Missing child cold case reopened
A six-decade-old cold case into the disappearance of a young boy has been reopened by police.
Peter Boland, 9, went missing in August 1957 while holidaying at a Waioeka Gorge farm in the Bay of Plenty region.
He was reported missing by four men who were at the property, three of whom are still alive.
Now aged in their 80s the men say the Auckland boy went missing on the morning of August 31, 1957, while he was out looking for missing horses near the farmhouse.
The four men are Ken Woods, his brother-in-law Arthur Brasting, and Peter Innes-Smith. Les Smith, a friend of Arthur's, died in 2015.
A media report from the time said the disappearance "completely mystified the large force of searchers who came from far and near to assist in the search".
The photographic article reported Peter had travelled up part of a hill with Ken when they saw a horse.
"He [Peter] was told to return down hill and inform Peter Innes-Smith. Although Peter Innes-Smith was only a few hundred yards away and the track is a good one he was never seen again."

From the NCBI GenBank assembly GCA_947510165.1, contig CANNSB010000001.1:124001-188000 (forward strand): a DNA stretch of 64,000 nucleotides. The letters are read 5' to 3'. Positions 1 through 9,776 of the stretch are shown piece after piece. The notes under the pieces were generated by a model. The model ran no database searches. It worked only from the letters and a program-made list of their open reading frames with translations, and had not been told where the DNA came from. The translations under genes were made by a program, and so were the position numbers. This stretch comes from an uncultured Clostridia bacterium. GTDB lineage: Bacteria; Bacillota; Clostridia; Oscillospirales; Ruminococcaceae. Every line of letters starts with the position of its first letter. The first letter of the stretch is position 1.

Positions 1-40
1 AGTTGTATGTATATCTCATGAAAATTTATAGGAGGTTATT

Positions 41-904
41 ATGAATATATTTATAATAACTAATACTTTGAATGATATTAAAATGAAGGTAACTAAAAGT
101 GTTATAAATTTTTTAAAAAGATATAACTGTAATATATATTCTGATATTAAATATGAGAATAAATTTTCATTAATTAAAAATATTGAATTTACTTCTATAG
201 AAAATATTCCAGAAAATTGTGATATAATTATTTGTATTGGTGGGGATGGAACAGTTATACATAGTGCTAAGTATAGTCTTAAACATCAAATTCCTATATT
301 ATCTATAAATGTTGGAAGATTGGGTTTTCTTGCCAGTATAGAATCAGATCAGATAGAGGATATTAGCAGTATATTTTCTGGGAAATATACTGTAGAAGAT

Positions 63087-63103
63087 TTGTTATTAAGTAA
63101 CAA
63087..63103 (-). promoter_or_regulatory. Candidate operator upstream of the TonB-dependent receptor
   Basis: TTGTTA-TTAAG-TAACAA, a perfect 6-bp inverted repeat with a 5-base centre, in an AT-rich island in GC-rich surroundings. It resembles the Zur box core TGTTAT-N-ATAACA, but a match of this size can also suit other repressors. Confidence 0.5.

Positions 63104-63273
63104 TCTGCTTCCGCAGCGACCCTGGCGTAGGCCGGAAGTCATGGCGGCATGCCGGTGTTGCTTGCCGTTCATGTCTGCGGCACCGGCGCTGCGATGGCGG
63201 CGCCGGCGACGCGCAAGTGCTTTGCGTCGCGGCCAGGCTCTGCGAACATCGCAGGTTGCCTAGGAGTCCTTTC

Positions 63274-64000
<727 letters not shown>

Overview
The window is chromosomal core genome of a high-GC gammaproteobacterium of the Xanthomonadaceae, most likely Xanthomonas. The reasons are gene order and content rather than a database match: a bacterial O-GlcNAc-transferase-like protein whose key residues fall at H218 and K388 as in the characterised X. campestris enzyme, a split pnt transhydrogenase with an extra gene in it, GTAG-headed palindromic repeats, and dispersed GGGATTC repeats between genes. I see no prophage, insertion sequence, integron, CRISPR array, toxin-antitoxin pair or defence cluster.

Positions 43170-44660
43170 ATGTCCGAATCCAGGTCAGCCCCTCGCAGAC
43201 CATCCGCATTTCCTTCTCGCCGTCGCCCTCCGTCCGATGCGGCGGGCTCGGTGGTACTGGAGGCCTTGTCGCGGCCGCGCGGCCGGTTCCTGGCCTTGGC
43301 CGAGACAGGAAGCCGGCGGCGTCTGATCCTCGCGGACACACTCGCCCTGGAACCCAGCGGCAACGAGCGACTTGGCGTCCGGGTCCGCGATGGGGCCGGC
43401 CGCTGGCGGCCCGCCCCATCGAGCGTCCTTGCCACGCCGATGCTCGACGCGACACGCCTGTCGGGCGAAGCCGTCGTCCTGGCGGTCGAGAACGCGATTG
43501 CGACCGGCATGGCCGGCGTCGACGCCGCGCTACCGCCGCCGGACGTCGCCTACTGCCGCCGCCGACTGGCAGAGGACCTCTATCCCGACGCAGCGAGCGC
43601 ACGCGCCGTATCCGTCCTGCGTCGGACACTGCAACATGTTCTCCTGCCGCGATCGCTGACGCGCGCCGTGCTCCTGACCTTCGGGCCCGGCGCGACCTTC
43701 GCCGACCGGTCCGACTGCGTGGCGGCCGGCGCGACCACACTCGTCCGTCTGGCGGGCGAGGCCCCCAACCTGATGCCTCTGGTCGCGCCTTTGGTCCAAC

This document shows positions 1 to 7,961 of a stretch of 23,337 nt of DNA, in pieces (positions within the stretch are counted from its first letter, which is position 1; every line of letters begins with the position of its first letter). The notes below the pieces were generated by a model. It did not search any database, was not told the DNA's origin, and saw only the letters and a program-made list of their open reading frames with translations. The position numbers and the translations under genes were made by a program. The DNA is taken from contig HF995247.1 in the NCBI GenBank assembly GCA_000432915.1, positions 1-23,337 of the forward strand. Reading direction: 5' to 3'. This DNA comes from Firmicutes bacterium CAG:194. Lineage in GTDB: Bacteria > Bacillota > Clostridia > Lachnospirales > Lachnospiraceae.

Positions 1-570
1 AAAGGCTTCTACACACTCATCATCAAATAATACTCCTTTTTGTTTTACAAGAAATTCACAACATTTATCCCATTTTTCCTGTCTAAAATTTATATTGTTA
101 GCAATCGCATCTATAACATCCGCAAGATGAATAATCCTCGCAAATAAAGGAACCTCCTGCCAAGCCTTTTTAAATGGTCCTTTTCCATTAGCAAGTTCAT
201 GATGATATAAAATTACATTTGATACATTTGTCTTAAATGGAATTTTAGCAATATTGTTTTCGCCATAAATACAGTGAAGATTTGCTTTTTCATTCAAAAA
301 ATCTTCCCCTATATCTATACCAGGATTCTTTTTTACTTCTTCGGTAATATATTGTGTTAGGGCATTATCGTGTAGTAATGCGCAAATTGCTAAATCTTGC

It is believed the path Peter would have taken went into a gully and across a river which was extensively searched.
The cold case featured on TVNZ's show Sensing Murder.
As part of the programme Arthur gave his account of what occurred the morning Peter went missing.
He says the four men had taken Peter to find some horses which had gone missing.
They split up but were not far apart. When they located the horses Peter was sent as a messenger to inform the other group they had found them. It was the last time he was ever seen.
Arthur says there was a thick fog in the area at the time.
They learned Peter had not met up with the other group and they thought he had gone back to the house.
"We didn't think much of it," he told Sensing Murder.
"Kids wander off to do their own thing so we took the horses back to the house."
When he was not at the house they started to search and became more concerned.
"We searched everywhere and couldn't find him anywhere," says Arthur.
The alarm was raised about 11am with 150 volunteers searching over five days.
Arthur could not recall who raised the alarm and TVNZ reports there is no police report on file for the incident.
The search was extensive.
"We had enough people to virtually hold hands and cover every inch of ground that needed to be covered," says Arthur.
As darkness fell Arthur and the others lit a fire in the hopes Peter could see it but he never came out of the bush.
Detective Sergeant Rob Lemoto confirmed police were making enquiries into Peter's disappearance but would not comment further as it was an active investigation.